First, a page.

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Kerberos FAQ, v2.0 (last modified 8/18/2000)
Section - 2.5. There's a lot of stuff in the krb5.conf and kdc.conf files. What does it all mean, and what do I really need?

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Top Document: Kerberos FAQ, v2.0 (last modified 8/18/2000)
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For krb5.conf, there are six different stanzas used:

[libdefaults]
     Various configuration parameters used by the Kerberos library. The
     krb5.conf man page lists all of the available parameters. Ones you
     should take special note of are:

     default_realm
          The default Kerberos realm. THIS IS REQUIRED!

     default_keytab_name
          The default keytab used by application servers. In pre-1.0
          releases of Kerberos 5, the default was /etc/v5srvtab, but
          starting with 1.0 it is now /etc/krb5.keytab. This field could be
          used to ease the transition from a pre-1.0 installation to an
          up-to-date version of Kerberos 5.

     ccache_type
          This sets the credential cache type used by Kerberos. The default
          credential cache type is 3.

          Credential cache type 1 is also understood by DCE 1.0.3a systems,
          and credential cache type 2 is also understood by DCE 1.1 systems.
          If you wish to have interoperability with DCE, you may want to set
          this value.

          If you wish to use the kdc_timesync feature, you will need to set
          this value to 4, as this is the credential cache type that
          supports header tags, which are used by the clock skew correction
          code.

     kdc_timesync
          Setting this variable to 1 enables Kerberos clients to
          automatically correct for a difference between the local clock and
          the clock used by the KDC. Note that you will need to set
          ccache_type to a value of 4 to use this feature.
[login]
     This configures the behavior of login.krb5. The man page for login.krb5
     explains these in more detail.

[realms]
     This section lists all of the Kerberos realms known to this client. If
     a realm is not listed in this section, than it cannot be accessed by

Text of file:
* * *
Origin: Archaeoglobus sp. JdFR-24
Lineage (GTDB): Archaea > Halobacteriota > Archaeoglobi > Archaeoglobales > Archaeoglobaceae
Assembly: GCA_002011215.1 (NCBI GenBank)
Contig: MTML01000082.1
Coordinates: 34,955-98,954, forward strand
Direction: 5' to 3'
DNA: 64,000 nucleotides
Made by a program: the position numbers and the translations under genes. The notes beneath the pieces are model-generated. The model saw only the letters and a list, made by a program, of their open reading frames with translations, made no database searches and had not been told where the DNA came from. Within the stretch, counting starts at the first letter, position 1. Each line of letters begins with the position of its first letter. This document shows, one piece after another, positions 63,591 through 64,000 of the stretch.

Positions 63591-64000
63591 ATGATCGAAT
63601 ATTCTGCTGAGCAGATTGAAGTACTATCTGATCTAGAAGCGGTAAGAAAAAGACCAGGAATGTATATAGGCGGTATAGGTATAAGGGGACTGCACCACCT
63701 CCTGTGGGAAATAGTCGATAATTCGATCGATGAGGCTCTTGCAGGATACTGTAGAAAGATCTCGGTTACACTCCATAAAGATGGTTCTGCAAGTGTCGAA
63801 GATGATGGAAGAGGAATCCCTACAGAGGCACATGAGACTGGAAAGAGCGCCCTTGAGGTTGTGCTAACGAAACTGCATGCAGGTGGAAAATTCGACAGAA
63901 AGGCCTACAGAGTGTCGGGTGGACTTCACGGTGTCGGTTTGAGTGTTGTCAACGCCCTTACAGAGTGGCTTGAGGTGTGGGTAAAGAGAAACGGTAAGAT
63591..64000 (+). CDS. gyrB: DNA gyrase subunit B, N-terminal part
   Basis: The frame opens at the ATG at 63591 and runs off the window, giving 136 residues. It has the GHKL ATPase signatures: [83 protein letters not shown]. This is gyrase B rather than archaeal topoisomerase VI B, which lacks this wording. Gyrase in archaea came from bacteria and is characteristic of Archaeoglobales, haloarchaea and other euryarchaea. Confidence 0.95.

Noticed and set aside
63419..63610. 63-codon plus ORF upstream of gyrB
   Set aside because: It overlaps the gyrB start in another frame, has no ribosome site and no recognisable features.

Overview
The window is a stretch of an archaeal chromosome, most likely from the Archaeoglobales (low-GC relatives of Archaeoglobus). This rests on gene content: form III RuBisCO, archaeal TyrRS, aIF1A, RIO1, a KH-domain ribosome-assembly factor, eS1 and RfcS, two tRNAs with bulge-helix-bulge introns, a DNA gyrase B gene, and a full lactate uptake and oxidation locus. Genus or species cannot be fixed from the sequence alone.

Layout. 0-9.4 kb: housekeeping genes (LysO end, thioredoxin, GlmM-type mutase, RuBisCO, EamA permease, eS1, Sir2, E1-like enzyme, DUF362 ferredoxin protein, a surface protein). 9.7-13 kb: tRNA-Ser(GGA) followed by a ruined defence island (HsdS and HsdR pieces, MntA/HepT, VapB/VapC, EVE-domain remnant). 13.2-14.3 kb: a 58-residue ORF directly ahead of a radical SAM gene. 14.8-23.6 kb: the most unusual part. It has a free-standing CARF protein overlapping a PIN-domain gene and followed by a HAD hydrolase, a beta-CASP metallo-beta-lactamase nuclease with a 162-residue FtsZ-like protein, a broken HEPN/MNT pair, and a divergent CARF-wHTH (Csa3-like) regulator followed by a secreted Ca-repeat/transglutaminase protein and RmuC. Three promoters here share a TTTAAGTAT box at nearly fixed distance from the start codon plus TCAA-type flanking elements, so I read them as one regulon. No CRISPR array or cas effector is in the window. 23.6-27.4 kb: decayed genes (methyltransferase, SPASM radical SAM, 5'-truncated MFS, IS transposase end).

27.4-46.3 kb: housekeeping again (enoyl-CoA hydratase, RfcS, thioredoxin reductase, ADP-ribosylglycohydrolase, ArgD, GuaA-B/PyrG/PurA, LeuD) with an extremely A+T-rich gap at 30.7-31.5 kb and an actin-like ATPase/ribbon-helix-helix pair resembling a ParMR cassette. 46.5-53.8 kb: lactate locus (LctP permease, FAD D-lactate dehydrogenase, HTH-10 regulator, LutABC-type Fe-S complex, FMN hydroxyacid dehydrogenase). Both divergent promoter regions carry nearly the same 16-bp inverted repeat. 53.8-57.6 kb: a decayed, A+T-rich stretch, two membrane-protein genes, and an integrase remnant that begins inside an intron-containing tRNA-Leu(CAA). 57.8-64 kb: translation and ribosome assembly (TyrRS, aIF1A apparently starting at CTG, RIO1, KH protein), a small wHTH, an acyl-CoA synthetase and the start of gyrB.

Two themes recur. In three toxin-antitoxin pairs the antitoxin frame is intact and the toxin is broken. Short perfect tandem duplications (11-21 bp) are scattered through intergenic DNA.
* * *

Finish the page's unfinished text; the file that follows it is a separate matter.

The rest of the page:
the client that is using this configuration file.

     Configuration variables of note used in this section are:

     default_domain
          This lists the default domain used to convert V4 instances (which
          were not fully qualified host names) to V5 instances (which are
          fully qualified).

          When converting a principal name from Kerberos 4 to Kerberos 5,
          the default_domain is appended to the instance. When converting
          from Kerberos 5 to Kerberos 4, it is removed.

     v4_instance_convert
          This is used to configure exceptions to the default_domain mapping
          rule. In this subsection is a list of V4 instance names and their
          V5 equivalents.

     Note that neither of these two variables are required if you're not
     planning on using the Kerberos 4 compatibility of Kerberos 5. Question
     2.8 explains the use of these two variables in more detail.

[domain_realm]
     This section defines the mapping from hostnames to Kerberos realms.

     When using host-based services, a Kerberos client needs to know the
     Kerberos realm that the service lives in so it can contact the proper
     KDC (and optionally request cross-realm tickets if necessary). This is
     determined by the rules found in the domain_realm section.

     If you're only using one Kerberos realm, and your realm is the
     uppercase version of your domain name, then you don't need a
     domain_realm section.

     One point about the [domain_realm] stanza that confuses a lot of people
     is whether or not to use a leading period when referring to domains